Dallas, TX

Does this Texas Snowstorm Signal the End of the “Snow Day”?

L.D. Burnett


A rare winter snowstorm blanketed Texas with snow as far south as Houston. The Dallas-Fort Worth area saw around 6” of snow from the wee hours of Sunday morning to a few hours after daybreak this morning. Snow totals varied throughout the region, but all four counties of the Metroplex saw measurable snowfall.

Thanks to several days of sub-freezing temperatures, the snow from this round of storms will “stick,” particularly on elevated surfaces, for a few days. And the area is looking for more snow on Wednesday. And everyone’s favorite question—will students and teachers, not to mention school staff, get some snow days this week?—has some surprising answers this time around.

And overnight, the Energy Resource Commission of Texas announced rolling blackouts for most of the state. In parts of Plano, blackouts of at least ten minutes are happening every half hour, making it difficult to perform simple tasks like run the coffee maker or file a news story.

How much snow did the Dallas area get?

The suburbs north and northeast of Dallas saw light, steady snow off and on for most of Sunday, with snowfall becoming heavier about an hour before sunset and continuing throughout the early hours of Monday morning. By daybreak on Monday, as snow continued to fall, streets and lawns throughout the region were swathed in white.

A steady, light wind from the north had nudged the snow into small drifts piled up against houses and fences—negligible for a New Englander, but a veritable blizzard’s worth of winter wonder for north Texans. The last significant snowfall in the Metroplex came in March of 2015, and left about 4.5” of precipitation on the ground.

This time around, in the northeastern suburbs of Plano, as well as in Parker and Murphy, Texas, some residents saw snowfall of two inches on the ground, drifts of eight to ten inches on the leeward side of homes and fences.

School systems have no overarching plan

While some local school districts were already scheduled to be closed on Monday—February 15 is President’s Day, a federal holiday—others are cancelling classes or shifting to “virtual class” for the day. Garland Independent School District, in Dallas County, anticipated weather disruptions and announced a full plan for the week of Feb 15-19, canceling all classes and closing all campuses and facilities on Monday—a true “snow day.” Classes for Tuesday through Friday will be fully online and taught remotely.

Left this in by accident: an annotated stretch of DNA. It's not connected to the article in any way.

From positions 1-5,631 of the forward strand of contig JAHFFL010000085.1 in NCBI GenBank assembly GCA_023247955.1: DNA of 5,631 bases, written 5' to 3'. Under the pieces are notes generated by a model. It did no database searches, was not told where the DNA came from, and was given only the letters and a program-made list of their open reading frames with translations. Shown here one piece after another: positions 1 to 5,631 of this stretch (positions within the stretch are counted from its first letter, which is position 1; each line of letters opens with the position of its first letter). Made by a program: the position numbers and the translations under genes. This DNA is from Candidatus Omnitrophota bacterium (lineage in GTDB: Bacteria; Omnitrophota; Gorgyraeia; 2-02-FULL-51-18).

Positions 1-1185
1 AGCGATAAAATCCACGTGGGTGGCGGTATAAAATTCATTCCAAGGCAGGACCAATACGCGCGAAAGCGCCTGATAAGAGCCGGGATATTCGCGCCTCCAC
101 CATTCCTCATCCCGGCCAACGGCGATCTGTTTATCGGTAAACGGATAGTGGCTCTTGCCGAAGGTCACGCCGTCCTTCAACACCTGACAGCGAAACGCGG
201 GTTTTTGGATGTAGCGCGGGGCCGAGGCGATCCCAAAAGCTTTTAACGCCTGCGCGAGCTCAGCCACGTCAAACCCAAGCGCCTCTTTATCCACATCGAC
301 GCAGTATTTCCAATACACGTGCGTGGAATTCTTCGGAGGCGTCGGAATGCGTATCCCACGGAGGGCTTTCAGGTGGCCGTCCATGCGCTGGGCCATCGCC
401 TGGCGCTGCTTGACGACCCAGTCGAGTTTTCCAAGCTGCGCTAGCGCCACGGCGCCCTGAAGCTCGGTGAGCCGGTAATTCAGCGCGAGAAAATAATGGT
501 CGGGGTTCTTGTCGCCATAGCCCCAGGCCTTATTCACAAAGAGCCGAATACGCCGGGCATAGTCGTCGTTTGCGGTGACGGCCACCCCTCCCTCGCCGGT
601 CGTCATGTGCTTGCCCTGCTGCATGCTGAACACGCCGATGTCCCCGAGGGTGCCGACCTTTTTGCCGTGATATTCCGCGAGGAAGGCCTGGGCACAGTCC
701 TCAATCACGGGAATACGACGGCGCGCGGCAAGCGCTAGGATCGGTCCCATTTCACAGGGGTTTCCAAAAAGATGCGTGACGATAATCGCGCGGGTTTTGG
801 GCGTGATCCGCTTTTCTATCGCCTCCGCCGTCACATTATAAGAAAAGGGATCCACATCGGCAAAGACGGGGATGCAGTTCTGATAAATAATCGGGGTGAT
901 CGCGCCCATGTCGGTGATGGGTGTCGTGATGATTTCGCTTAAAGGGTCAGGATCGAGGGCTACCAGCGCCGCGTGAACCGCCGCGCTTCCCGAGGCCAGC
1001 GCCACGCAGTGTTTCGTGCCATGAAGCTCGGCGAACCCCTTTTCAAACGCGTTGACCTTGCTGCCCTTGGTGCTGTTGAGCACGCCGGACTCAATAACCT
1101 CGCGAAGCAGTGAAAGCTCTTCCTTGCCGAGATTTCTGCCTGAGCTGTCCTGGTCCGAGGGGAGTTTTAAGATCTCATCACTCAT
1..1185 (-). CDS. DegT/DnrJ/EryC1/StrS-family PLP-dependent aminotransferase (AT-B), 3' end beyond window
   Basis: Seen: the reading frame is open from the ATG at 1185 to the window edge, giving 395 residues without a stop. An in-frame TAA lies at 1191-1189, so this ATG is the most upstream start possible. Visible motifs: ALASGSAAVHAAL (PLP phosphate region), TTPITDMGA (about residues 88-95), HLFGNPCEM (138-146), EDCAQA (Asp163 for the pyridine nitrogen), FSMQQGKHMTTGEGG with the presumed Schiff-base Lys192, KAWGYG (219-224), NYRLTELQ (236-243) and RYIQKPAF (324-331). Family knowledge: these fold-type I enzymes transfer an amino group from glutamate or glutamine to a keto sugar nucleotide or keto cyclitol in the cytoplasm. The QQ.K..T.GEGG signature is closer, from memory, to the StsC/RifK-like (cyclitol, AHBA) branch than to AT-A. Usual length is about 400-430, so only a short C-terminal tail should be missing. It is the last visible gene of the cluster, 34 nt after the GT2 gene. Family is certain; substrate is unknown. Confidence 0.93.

Similarly, the University of Texas at Dallas, in Richardson, has decided to close the campus for both Monday and Tuesday of this week, with all classes—including online classes—canceled for both days. Even though most students who live off campus are enrolled in online-only classes at UTD due to the Covid pandemic, and could theoretically work from home, the school is giving all faculty, staff, and students real snow days.

Other area colleges decided to simply shift instruction to an online / “virtual” model for all scheduled classes. Texas Christian University in Fort Worth announced it will be “all online” for Monday of this week but did not cancel classes. Collin College, serving the various cities and outlying communities of Collin County, similarly announced a pivot to “virtual” classes for all scheduled class meetings on Monday. However, on Monday morning the college announced that no classes would be held, perhaps due to the rolling power outages wreaking havoc on computers, WiFi, and spaceheaters across the region.

Still, the response of many education systems to pivot all scheduled classes to online mode through some or all of the inclement weather may be a sign of bigger changes to come. Because of the Covid pandemic and the quick pivot to online instruction nationwide last spring, school districts and colleges now expect that parents and students will have the equipment, time, and space at home to participate in virtual or online learning at any time.

This may spell the end of the snow day as a day when school attendance is not required and students and parents are free to enjoy a quiet day watching the snow fall or a rambunctious day playing in it. Measurable snowfall that sticks around long enough to make a snowman is rarity enough in north Texas. But snow days may disappear altogether—not a casualty of climate change, but a relic of a time when there was no such thing as “virtual” school. Of all the changes wrought by Covid in our daily routines, this may prove to be one of the most enduring. When this rare snowfall melts, the tradition of the snow day may fade away as well.

Photo credit L.D. Burnett, February 15, 2021

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I write about American culture, history, and politics; literature, philosophy, and social theory; writing strategies, tools, and environments; lifestyle and home trends. Essayist, magazine editor and publisher, historian of American thought and culture, professor, writing coach, caftan queen. Find me on Twitter @LDBurnett


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